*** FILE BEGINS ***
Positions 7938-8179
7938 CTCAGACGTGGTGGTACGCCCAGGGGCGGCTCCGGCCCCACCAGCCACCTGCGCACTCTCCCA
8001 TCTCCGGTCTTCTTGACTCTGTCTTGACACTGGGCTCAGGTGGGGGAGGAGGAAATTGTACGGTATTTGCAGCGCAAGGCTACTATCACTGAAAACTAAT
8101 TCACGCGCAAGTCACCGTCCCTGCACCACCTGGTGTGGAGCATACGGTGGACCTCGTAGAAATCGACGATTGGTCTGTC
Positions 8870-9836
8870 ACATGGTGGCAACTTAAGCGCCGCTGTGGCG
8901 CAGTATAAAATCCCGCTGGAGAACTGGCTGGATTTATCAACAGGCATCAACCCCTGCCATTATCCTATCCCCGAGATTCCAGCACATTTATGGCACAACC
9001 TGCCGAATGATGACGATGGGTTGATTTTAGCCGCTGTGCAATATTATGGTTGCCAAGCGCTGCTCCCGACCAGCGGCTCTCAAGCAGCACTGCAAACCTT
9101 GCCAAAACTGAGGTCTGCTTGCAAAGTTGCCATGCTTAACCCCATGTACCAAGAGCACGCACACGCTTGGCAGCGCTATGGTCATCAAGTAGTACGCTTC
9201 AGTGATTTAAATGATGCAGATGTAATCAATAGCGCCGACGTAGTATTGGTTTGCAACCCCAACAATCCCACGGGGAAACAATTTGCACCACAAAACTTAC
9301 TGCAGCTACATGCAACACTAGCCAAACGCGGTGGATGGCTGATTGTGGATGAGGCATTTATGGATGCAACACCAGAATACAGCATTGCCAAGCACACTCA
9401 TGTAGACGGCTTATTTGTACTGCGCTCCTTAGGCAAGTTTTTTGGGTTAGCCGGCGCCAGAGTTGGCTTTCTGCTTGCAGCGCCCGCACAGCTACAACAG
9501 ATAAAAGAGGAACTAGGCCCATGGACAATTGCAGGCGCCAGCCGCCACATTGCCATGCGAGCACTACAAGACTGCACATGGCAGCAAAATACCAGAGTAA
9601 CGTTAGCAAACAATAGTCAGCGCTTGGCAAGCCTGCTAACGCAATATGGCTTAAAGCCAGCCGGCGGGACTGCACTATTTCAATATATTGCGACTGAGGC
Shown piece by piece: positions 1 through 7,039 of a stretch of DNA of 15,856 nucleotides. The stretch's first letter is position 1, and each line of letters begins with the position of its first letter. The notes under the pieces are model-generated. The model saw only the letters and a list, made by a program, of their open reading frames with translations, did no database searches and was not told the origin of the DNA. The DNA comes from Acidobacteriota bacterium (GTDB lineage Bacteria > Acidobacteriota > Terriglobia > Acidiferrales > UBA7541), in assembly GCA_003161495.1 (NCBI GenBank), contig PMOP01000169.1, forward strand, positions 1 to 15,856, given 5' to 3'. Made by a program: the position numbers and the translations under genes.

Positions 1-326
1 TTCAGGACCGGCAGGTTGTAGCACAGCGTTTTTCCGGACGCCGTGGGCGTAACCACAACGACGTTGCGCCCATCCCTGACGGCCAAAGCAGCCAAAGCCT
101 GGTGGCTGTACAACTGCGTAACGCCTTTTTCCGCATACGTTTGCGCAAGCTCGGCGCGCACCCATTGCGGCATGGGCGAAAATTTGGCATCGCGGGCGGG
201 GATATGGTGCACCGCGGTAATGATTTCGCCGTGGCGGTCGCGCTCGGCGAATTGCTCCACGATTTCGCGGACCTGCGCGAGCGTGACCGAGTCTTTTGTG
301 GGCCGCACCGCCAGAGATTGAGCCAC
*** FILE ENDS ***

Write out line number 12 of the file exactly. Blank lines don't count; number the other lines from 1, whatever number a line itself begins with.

9401 TGTAGACGGCTTATTTGTACTGCGCTCCTTAGGCAAGTTTTTTGGGTTAGCCGGCGCCAGAGTTGGCTTTCTGCTTGCAGCGCCCGCACAGCTACAACAG